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    Mayo Clinic Minute: Why routine vaccinations for kids are especially important this year

The COVID-19 pandemic has resulted in children missing months of wellness visits. And that means missing routine vaccinations. Some parents may not be aware that their children are behind on their vaccinations. Mayo Clinic, along with other health care organizations, is working hard to make parents aware that their children are due vaccinations and deliver those vaccinations that children need.

Dr. Robert Jacobson, a Mayo Clinic pediatrician, says it's happening all over the country. The state of Minnesota, for example, is 65,000 doses behind for vaccinations given to children 11–12 years old and 46,000 doses behind for vaccinations given to children 4–6 years old, according to the latest Got Your Shots newsletter.

Watch: The Mayo Clinic Minute

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"That means we're developing pockets of reduced immunity for these vaccine-preventable diseases. That means those outbreaks are more likely to spread because of that decreased herd immunity," says Dr. Jacobson.

One vaccination that will be especially important for kids to get during the COVID-19 pandemic is the influenza vaccination.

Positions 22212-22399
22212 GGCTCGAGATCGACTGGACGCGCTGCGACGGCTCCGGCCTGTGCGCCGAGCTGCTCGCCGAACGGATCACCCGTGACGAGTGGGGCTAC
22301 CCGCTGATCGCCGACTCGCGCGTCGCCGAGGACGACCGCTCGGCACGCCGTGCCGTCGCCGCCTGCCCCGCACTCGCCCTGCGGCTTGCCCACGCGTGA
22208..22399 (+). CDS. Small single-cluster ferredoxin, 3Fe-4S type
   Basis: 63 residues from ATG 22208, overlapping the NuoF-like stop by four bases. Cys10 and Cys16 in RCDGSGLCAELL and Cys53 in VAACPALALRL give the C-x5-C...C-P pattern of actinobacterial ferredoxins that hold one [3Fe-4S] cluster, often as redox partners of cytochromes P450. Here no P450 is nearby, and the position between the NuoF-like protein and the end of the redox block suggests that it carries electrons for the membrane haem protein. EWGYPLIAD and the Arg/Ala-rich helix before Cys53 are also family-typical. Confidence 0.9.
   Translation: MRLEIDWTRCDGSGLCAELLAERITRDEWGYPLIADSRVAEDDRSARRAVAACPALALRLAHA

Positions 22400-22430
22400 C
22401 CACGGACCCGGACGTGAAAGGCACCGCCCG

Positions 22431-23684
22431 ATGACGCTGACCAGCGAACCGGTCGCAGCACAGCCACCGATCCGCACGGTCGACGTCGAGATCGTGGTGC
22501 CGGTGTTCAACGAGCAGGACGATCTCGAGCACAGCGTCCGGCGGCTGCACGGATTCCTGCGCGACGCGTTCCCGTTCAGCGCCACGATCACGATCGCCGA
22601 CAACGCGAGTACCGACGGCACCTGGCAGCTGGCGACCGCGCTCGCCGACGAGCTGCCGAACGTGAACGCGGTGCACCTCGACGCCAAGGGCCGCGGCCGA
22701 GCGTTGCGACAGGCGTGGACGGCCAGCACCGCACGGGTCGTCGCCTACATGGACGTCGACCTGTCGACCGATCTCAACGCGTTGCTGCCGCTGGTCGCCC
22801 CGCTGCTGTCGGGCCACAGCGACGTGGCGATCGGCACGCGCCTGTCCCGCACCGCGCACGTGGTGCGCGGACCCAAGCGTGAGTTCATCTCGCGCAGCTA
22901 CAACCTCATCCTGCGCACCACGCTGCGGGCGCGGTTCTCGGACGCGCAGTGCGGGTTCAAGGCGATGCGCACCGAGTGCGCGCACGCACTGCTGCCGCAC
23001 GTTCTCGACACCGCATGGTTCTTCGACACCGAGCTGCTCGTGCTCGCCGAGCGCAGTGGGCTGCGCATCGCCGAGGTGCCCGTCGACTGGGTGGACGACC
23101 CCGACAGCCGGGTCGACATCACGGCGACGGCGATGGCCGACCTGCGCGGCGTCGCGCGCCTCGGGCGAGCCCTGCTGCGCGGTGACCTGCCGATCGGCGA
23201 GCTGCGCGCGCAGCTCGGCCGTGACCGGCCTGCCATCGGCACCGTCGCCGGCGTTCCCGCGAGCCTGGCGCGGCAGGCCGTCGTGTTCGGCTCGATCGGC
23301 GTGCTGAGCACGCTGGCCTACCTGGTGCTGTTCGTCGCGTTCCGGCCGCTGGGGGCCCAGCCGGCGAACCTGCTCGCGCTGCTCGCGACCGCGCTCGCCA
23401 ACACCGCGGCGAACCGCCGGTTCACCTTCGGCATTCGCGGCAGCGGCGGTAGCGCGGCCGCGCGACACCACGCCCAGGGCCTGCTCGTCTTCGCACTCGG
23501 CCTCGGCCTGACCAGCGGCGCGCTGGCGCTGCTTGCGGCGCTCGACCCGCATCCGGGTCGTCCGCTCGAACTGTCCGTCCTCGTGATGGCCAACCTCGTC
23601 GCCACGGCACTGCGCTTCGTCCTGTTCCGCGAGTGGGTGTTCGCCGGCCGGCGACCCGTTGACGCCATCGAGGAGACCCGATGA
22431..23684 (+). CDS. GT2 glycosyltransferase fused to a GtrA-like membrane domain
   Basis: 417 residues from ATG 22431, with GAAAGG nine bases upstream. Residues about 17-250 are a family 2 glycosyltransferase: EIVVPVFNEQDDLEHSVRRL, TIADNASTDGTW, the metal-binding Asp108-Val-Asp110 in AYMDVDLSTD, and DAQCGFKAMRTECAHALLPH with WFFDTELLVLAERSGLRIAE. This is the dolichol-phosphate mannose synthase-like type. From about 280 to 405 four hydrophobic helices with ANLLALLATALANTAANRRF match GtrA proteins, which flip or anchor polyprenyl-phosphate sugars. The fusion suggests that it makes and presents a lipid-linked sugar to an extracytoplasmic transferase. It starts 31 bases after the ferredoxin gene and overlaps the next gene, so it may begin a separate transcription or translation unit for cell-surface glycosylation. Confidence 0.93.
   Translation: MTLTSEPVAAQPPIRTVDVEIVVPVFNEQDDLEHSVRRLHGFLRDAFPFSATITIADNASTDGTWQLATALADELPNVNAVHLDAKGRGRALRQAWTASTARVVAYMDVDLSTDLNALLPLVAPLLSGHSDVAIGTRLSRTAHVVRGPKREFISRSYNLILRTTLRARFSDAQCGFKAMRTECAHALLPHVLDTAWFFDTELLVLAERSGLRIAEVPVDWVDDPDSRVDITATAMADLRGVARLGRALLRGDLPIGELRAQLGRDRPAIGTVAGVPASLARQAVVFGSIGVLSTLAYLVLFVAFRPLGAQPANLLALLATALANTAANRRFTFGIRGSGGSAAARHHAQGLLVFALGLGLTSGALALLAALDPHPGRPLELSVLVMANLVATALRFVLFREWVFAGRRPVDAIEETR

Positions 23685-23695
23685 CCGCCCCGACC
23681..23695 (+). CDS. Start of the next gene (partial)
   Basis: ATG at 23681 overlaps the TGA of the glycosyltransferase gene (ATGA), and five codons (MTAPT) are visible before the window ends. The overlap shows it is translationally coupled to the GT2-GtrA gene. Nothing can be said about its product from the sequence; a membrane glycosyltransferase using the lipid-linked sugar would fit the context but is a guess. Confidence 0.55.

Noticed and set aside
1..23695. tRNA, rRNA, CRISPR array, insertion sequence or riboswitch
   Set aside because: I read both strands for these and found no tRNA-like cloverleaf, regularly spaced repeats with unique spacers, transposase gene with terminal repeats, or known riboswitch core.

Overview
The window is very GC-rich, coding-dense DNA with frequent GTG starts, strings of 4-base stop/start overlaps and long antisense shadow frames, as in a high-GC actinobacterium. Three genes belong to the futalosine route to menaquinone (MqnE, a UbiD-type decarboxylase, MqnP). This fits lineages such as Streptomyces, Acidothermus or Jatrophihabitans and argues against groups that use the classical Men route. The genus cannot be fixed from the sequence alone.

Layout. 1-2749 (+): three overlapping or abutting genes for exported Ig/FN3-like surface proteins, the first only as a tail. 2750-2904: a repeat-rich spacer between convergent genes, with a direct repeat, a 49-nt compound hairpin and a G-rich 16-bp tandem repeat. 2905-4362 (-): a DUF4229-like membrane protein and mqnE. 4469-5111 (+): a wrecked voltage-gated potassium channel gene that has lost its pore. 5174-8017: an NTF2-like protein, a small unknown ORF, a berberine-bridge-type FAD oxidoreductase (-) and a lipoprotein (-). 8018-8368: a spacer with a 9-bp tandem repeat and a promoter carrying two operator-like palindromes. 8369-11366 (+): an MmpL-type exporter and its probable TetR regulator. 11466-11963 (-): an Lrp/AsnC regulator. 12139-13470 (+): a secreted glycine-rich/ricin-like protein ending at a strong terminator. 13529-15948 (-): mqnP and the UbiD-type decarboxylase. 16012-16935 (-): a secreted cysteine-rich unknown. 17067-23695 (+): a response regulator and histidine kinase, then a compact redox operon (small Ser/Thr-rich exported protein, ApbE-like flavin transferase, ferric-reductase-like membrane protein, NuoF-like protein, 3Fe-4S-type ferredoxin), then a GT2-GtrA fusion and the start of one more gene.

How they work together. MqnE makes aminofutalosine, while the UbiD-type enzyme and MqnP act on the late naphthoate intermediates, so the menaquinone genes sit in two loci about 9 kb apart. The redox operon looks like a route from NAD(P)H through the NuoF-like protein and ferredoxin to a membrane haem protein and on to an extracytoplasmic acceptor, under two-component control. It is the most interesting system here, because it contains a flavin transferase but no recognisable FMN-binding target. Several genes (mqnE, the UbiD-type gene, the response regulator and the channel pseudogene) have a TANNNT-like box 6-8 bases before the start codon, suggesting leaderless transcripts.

"We have this range of early symptoms with COVID-19 and flu that look very similar, though the diseases may end up behaving very differently," says Dr. Jacobson. "We've got to do everything we can to prevent that confusion. And, right now, we can, with the flu, prevent it by getting the flu vaccine. And not just our children, but every one of us ― every one of us in the household."

The Centers for Disease Control and Prevention recommends everyone 6 months and older get the flu vaccination every season.

Information in this post was accurate at the time of its posting. Due to the fluid nature of the COVID-19 pandemic, scientific understanding, along with guidelines and recommendations, may have changed since the original publication date

For more information and all your COVID-19 coverage, go to the Mayo Clinic News Network and mayoclinic.org.